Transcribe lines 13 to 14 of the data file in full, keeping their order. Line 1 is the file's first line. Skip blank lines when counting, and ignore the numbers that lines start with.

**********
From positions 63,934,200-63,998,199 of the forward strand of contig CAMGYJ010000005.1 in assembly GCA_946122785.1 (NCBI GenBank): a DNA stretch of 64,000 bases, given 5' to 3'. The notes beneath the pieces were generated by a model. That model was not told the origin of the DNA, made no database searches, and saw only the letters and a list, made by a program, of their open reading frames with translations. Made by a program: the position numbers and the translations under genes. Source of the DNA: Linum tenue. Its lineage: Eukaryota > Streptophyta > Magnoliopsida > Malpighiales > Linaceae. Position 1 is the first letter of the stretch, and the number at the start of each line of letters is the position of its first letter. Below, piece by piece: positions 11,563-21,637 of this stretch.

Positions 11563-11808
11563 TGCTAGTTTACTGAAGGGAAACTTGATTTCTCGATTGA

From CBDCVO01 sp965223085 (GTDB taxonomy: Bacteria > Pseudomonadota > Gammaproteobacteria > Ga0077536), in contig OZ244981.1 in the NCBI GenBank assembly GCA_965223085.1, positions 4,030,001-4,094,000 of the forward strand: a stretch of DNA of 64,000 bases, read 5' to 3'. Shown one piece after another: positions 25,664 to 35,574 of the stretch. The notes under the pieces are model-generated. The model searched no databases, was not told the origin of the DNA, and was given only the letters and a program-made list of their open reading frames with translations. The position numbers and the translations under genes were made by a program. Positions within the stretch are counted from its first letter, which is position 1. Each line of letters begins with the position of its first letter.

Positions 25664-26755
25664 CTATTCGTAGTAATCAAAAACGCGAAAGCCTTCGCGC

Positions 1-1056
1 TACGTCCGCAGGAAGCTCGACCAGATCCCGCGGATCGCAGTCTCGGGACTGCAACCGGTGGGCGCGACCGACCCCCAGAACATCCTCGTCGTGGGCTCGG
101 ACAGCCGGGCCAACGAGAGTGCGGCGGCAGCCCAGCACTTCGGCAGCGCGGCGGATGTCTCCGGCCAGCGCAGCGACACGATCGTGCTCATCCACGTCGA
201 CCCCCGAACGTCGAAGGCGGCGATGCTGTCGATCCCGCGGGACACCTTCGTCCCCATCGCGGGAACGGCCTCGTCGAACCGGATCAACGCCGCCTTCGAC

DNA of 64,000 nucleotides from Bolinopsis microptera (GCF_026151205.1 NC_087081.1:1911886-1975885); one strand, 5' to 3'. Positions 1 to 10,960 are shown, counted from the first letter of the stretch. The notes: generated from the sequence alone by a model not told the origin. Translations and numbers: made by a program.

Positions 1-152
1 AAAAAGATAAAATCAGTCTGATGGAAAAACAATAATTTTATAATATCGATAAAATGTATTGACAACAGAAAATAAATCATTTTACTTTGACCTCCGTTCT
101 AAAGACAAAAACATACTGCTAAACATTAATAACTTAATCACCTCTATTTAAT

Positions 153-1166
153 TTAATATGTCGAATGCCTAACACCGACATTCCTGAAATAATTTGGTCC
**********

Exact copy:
1 AAAAAGATAAAATCAGTCTGATGGAAAAACAATAATTTTATAATATCGATAAAATGTATTGACAACAGAAAATAAATCATTTTACTTTGACCTCCGTTCT
101 AAAGACAAAAACATACTGCTAAACATTAATAACTTAATCACCTCTATTTAAT